TEDYouth audience

TEDYouth is a day-long event for middle and high school students, with live speakers, hands-on activities and great conversations. Scientists, designers, technologists, explorers, artists, performers (and more!) share short talks on what they do best, serving both as a source of knowledge and inspiration for youth around the globe.

TEDYouth 2015: Made in the Future

TEDYouth 2015 is taking place at the Brooklyn Museum on Saturday, November 14, from 11am to 6pm.

Teenagers from the New York City boroughs between the ages of 13 and 18 are invited to apply to attend. Attendance will be free of charge for a total of 400 admitted young people.

Apply now

Applications are open until October 5, 2015.


At TEDYouth 2015 — and at more than 100 TEDxYouth events tuning in live online around the globe — young people will gather to explore the event's theme, "Made in the Future". This theme will provide youth with new perspectives on their own future job possibilities beyond traditional careers, some of which may not yet exist. TEDYouth 2015 is an opportunity for youth to think about the world in 2035, and to engage with experts who consider the corners of our intangible imagination to be the foundation for our potential future reality. Speakers will touch on an array of questions about our future, including:

  • How will artificial intelligence both limit and expand our options?
  • What will matter in the future?
  • As resources diminish, what new materials will we harness or create?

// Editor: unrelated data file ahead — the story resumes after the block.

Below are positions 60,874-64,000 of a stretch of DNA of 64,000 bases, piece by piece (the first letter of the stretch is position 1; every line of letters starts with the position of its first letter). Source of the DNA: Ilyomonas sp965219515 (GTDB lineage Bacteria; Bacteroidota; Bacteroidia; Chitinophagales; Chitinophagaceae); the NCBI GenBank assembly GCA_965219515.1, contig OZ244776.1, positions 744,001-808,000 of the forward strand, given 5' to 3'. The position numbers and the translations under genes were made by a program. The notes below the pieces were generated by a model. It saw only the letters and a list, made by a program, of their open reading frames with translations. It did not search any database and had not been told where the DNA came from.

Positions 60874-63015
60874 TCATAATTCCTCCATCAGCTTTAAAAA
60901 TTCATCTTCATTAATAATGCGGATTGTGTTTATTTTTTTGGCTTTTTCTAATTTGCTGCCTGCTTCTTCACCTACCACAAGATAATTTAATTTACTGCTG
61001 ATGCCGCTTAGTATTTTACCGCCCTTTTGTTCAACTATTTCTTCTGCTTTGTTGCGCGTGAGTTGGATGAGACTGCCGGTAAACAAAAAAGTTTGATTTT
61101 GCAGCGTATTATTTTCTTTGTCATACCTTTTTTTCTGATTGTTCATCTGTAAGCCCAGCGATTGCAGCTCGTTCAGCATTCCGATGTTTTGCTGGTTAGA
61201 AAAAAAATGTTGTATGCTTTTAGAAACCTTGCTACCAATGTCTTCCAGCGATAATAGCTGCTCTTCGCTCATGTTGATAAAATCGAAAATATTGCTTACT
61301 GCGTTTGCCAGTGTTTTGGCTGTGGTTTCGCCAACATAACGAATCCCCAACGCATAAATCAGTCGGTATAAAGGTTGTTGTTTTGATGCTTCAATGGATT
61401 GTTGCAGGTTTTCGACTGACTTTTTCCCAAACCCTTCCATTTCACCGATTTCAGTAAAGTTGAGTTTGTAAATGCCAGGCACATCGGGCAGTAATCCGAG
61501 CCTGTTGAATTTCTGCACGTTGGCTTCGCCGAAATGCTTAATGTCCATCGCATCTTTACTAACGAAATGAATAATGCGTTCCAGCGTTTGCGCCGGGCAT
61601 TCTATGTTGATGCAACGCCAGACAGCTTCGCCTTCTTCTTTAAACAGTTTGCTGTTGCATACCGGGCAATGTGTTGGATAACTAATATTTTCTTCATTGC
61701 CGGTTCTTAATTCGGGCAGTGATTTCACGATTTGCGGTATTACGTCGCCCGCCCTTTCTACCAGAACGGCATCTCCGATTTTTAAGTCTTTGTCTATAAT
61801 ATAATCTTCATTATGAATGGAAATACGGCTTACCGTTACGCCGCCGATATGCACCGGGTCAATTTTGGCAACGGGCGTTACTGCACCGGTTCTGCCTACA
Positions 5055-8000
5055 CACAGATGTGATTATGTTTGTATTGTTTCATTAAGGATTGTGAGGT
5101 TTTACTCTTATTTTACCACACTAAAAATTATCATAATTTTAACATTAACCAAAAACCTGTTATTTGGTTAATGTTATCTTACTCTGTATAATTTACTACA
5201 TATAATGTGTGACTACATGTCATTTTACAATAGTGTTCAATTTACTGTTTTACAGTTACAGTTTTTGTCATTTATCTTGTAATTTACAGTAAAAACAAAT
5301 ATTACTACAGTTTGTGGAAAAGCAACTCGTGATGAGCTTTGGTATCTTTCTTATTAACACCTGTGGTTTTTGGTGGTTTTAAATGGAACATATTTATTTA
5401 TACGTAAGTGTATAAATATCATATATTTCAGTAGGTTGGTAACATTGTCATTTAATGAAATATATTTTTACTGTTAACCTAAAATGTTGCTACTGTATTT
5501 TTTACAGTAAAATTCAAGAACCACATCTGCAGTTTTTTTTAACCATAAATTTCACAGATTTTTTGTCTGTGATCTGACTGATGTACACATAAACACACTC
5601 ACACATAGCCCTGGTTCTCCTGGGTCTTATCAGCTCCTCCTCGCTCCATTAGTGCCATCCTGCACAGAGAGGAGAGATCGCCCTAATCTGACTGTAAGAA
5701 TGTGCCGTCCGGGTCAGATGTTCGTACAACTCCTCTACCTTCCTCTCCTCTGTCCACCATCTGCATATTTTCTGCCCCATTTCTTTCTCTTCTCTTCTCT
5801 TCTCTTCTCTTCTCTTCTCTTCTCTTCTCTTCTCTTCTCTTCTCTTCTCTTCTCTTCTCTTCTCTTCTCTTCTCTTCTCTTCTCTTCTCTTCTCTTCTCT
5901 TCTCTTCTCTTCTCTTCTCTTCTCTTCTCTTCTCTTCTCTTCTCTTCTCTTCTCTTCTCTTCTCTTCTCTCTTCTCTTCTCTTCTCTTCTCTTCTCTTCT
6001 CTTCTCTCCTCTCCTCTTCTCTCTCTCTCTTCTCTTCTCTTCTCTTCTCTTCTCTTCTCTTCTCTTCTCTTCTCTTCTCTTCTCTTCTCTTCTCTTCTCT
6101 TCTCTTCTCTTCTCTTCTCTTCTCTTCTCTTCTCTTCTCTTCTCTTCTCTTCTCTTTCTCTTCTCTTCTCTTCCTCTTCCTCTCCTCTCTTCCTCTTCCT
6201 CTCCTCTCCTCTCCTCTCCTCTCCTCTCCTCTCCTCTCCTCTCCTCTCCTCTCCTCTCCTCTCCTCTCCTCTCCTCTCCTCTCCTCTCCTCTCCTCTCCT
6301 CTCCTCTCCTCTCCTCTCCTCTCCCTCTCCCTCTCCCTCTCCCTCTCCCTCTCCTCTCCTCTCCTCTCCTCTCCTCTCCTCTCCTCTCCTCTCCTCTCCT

• Which types of careers will emerge or cease to exist?

Together, we will seek to answer these questions from a number of different perspectives — scientific, cultural, technological, educational, artistic, entrepreneurial, environmental and more.

TEDYouth will be streamed live, free of charge, in English, Spanish and Arabic. You can host a TEDxYouth event or an informal viewing party around the live webcast of TEDYouth. The webcast URL will be released closer to the date.

Speaker line-up sneak preview

Speakers will be released on an ongoing basis in the lead up to TEDYouth.

TEDYouth speaker: Avi Rubin
Avi Rubin

We all know your laptop can be hacked -- but how about your Jeep? Your pacemaker implant? Your medical history? Computer security expert Avi Rubin studies how hackers can exploit weaknesses in anything that has electronics ... and how we can protect ourselves. He's a professor of computer science and the technical director of the Information Security Institute at Johns Hopkins University, where he also studies how to safeguard the integrity of electronic voting.

TEDYouth 2015 speaker: Betsy McIver
Betsy McIver

At school, Betsy McIver studied both engineering and theatrical design; she loved to tinker and loved Disneyland. She combines all her passions in her job as an Associate Show Electronics Engineer at Walt Disney Imagineering, where she designs and engineers electronics systems for interactive attractions throughout the Disney theme parks, resorts, and cruise line. She has helped build attractions such as Goofy's Paint 'n' Play at Tokyo Disneyland, the interactive queue for Seven Dwarfs Mine Train at the Magic Kingdom in Walt Disney World, and several attractions for the new Shanghai Disneyland Park.

TEDYouth 2015 speaker: Carlo Ratti
Carlo Ratti

Carlo Ratti is a civil engineer and architect who teaches at MIT, where he directs the SENSEable City Laboratory. This lab studies the environment of cities -- from street grids to plumbing and garbage systems -- using new kinds of sensors to gather data that help us understand the cities we live in. Other projects of his flip the equation, using data gathered from sensors to actually create dazzling new environments. The Digital Water Pavilion, for instance, reacts to visitors by parting a stream of water to let them walk through its "walls," while a project for the 2012 Olympics in London turns a pavilion into a cloud of blinking interactive art.